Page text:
So begins a song by Brandi Carlisle, the upshot of which is that the stories of one’s life mean nothing if no one hears them.
It’s the start of 2011, the year in which I will turn 50. I’m sitting in my brand new recliner, an item I probably shouldn’t have purchased considering I will probably be laid-off from my job soon. But there’s nothing like turning 50 and losing your job to bring about some introspection, perhaps some reassessment. What am I reassessing exactly? Probably everything–my life, my goals over the years, my views–in other words, I’ll be using this blog to address the following: who am I and how the hell did I get here?
About thirty years ago I was pursuing a theatre degree at Kent State University. I was in an acting class with an instructor whose name I seem to have blocked out of my memory. I was doing a monologue from Death of a Salesman, the one where Linda Loman, wife of Willy, is kneeling over his grave at the very end of the play. I barely remember the text of this monologue. But I remember very clearly the old-fashioned humiliation the instructor was putting me through as she made me do the scene over and over and over again repeatedly declaring that I was flat, that I was not conveying anything.
She was right, of course. I had never related to the play, much less the character of Linda Loman, wife to the do-nothing washed-up salesman Willy. But I remember very clearly doing the scene over and over and over until, by about the fourth time, I was so pissed off at the instructor that I was positively seething. I was delivering the lines through clenched teeth and tensed shoulders, fighting back tears of humiliation, when at the close of the monologue, the instructor practically yelled as she jumped up and said “Yes! That’s it! Much better. Do you see the difference?”
I did not. I was completely perplexed. I had no further understanding of the text, no intimate connection with the character. How could I possibly relate to the feelings of a middle-aged woman whose husband, the man she’d invested everything in, had just committed suicide? I was 20 years old. I’d never been in love. The only loss I’d experienced thus far was the loss of two high school friends who tragically lost their lives when the driver of their car drove into a large tree trunk.
Anyway, the whole experience made me reconsider my major and my life’s trejectory. I’d been doing theatre since I was 4 years old, mostly musicals and comedies, nothing real heavy. I had a decent singing voice and a genuine lack of inhibition that made it easy for me to get on stage and make a fool of myself. But the idea of suffering this kind of humiliation on a constant basis, enduring constant rejection, subjecting myself to the starvation that comes with living in New York, Chicago or L.A. to pursue such a crazy career objective, and the real likelihood of success, which was virtually zero, made me think it was probably time to switch majors.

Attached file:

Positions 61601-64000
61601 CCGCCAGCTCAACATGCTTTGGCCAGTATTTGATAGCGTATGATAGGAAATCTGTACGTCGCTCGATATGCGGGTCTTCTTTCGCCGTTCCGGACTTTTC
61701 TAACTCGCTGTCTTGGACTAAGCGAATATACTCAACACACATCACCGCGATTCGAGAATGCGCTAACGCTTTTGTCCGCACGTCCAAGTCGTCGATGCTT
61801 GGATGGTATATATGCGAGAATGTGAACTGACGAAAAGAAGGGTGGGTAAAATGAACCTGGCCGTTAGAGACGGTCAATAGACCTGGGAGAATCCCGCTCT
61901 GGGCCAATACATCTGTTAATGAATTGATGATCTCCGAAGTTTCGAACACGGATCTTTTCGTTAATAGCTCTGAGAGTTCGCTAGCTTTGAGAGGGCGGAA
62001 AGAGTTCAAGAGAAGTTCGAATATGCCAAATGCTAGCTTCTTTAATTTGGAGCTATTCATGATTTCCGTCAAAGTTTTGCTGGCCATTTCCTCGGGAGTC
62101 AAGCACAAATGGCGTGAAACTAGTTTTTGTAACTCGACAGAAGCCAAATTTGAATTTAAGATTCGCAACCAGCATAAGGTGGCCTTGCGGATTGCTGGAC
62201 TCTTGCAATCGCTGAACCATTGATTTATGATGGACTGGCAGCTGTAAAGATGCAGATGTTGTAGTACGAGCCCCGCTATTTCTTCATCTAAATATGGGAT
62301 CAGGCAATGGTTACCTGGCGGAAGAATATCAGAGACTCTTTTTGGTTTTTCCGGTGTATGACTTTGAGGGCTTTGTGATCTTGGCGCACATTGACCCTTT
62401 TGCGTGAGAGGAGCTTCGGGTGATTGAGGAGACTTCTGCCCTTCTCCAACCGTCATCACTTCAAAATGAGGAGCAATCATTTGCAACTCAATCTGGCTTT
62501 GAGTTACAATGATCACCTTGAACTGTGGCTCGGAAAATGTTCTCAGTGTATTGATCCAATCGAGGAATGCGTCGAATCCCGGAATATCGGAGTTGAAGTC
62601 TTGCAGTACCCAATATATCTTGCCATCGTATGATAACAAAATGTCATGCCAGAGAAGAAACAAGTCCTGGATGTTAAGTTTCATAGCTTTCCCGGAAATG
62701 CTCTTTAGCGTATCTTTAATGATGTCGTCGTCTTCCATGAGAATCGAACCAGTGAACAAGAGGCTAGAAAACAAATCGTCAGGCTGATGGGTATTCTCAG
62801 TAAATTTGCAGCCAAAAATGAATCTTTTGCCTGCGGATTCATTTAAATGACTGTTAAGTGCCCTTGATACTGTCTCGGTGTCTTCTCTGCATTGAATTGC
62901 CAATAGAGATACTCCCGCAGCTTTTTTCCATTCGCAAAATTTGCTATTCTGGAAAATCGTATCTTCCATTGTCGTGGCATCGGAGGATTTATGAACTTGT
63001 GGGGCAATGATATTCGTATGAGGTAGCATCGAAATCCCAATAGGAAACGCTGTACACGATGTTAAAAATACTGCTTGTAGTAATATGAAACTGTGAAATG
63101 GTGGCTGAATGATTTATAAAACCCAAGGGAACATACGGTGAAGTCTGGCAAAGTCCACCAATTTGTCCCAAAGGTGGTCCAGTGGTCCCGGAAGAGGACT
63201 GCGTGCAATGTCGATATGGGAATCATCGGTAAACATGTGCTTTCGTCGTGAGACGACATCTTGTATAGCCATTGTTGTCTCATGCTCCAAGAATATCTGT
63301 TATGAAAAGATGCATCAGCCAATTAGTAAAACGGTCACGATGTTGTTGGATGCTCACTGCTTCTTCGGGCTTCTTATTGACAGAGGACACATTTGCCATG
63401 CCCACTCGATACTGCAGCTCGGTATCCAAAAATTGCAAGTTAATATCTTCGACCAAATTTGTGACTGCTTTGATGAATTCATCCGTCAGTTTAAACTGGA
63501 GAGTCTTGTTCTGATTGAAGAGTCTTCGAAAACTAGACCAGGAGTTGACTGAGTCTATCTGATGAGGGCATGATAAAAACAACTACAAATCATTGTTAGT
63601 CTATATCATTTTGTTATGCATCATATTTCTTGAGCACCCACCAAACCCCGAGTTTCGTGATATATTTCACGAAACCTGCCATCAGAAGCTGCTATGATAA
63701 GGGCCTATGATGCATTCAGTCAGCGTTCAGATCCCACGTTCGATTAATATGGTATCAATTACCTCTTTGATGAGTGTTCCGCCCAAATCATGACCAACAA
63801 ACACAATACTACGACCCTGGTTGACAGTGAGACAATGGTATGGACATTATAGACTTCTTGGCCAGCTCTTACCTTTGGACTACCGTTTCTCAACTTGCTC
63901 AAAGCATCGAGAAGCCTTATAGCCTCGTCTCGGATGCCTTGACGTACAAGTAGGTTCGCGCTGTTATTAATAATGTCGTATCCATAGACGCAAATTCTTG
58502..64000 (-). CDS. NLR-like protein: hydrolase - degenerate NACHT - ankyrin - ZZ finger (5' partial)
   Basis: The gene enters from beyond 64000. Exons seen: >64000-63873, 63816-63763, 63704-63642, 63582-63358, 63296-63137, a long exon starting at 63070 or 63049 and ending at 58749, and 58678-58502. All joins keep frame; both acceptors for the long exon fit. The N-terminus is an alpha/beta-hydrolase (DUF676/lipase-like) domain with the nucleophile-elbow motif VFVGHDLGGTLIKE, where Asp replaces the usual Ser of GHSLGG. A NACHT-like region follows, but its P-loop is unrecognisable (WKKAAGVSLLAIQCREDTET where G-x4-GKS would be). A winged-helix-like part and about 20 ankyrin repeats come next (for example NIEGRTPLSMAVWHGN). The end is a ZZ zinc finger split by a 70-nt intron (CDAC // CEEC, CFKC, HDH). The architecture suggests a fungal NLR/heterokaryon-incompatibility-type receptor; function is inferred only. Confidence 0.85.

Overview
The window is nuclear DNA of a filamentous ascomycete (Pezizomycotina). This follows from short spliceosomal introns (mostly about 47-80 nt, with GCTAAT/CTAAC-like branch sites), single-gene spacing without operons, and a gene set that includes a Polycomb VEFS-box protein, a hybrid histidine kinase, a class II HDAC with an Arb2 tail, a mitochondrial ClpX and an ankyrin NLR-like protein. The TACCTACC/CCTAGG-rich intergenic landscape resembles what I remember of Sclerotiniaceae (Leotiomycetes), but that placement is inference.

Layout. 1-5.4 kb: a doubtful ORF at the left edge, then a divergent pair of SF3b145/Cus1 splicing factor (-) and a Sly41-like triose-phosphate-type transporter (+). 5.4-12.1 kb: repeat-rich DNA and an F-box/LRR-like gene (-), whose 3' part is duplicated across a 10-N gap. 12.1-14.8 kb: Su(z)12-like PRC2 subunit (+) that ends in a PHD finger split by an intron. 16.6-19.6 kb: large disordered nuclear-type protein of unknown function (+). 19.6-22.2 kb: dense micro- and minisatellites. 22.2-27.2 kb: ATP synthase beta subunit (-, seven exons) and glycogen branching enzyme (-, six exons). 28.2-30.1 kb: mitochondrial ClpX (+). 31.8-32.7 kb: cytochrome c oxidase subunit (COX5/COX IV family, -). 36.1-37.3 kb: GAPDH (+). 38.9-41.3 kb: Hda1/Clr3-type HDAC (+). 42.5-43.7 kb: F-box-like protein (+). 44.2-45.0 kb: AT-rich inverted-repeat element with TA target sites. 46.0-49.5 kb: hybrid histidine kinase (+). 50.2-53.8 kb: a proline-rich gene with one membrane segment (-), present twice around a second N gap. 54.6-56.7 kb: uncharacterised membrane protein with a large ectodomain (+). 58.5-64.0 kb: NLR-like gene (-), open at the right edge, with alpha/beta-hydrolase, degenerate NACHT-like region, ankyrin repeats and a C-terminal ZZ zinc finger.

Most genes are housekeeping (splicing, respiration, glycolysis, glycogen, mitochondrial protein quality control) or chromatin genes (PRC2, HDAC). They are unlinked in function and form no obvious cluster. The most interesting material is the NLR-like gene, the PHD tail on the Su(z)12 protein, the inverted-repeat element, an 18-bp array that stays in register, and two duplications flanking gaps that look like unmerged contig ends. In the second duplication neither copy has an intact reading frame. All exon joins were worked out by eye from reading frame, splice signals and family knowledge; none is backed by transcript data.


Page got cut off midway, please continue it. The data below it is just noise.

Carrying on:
So I thought about it for the remainder of the semester and then switched my major to the only other thing I really enjoyed doing in high school—reading and writing. Yes, you guessed it, I became an English major. You may be thinking, why switch from one useless undergraduate degree to another? I received two awards at my senior graduation awards ceremony—one was for theatre and the other was for advanced composition. Truth be told, I was proudest of the advanced comp award. My senior year English teacher was a wise-ass Brit who loved the existentialists and who tried his best to get me to understand that there were jobs for good writers in the world.
So over the years, I have worked mostly in the communications field, writing for corporations, government entities, non-profits, and eventually writing content for secondary level textbooks.
However, back when I was still in my twenties, I also wrote for myself. I wrote short stories that never got published, began a novel that was never finished, did lots and lots of letter writing for which I received many accolades, mostly from people who received my letters, of course. By about age 30, I had to switch my focus to making a living and writing for myself kind of faded away.
Having decided to treat my fiftieth year with a certain amount of reflection and mindfulness, what better means than to engage in the craft of writing for myself, an activity that felt so much a part of me during my twenties, the time in our lives when we are so full of hope and promise, wound up with energy, and performing at the top of our game (at least that’s how I remember it). So I’ve committed to writing 50 blog entries in 50 weeks in my 50th year. I will blog about who I am and how I got to be who I am. It won’t be a tell-all, so those of my friends who are out there fearing that I might be finally ready to kiss and tell, worry not. I will try to show respect for the people I’ve had the privilege to know and learn from, and gratitude for the life I’ve had in an effort to take a deeper look at myself and think about what lies ahead for me. All the while, I hope to rekindle the craft of writing for myself, something I set aside so many years ago.
Thanks for taking the time . . .